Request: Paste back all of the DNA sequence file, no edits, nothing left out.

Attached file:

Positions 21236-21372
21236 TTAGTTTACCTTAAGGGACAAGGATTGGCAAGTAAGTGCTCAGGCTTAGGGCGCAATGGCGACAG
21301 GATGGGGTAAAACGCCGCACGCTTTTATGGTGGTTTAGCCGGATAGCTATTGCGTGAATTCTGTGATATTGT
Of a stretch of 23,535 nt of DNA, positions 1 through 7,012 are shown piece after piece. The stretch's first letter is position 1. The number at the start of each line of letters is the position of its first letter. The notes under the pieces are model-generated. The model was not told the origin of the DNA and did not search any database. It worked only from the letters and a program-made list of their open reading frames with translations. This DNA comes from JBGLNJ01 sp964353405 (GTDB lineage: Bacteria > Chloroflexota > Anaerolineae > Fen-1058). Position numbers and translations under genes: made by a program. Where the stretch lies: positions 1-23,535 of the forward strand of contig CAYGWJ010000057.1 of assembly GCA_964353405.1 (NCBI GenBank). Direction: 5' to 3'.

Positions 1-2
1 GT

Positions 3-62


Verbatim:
Positions 21236-21372
21236 TTAGTTTACCTTAAGGGACAAGGATTGGCAAGTAAGTGCTCAGGCTTAGGGCGCAATGGCGACAG
21301 GATGGGGTAAAACGCCGCACGCTTTTATGGTGGTTTAGCCGGATAGCTATTGCGTGAATTCTGTGATATTGT
Of a stretch of 23,535 nt of DNA, positions 1 through 7,012 are shown piece after piece. The stretch's first letter is position 1. The number at the start of each line of letters is the position of its first letter. The notes under the pieces are model-generated. The model was not told the origin of the DNA and did not search any database. It worked only from the letters and a program-made list of their open reading frames with translations. This DNA comes from JBGLNJ01 sp964353405 (GTDB lineage: Bacteria > Chloroflexota > Anaerolineae > Fen-1058). Position numbers and translations under genes: made by a program. Where the stretch lies: positions 1-23,535 of the forward strand of contig CAYGWJ010000057.1 of assembly GCA_964353405.1 (NCBI GenBank). Direction: 5' to 3'.

Positions 1-2
1 GT

Positions 3-62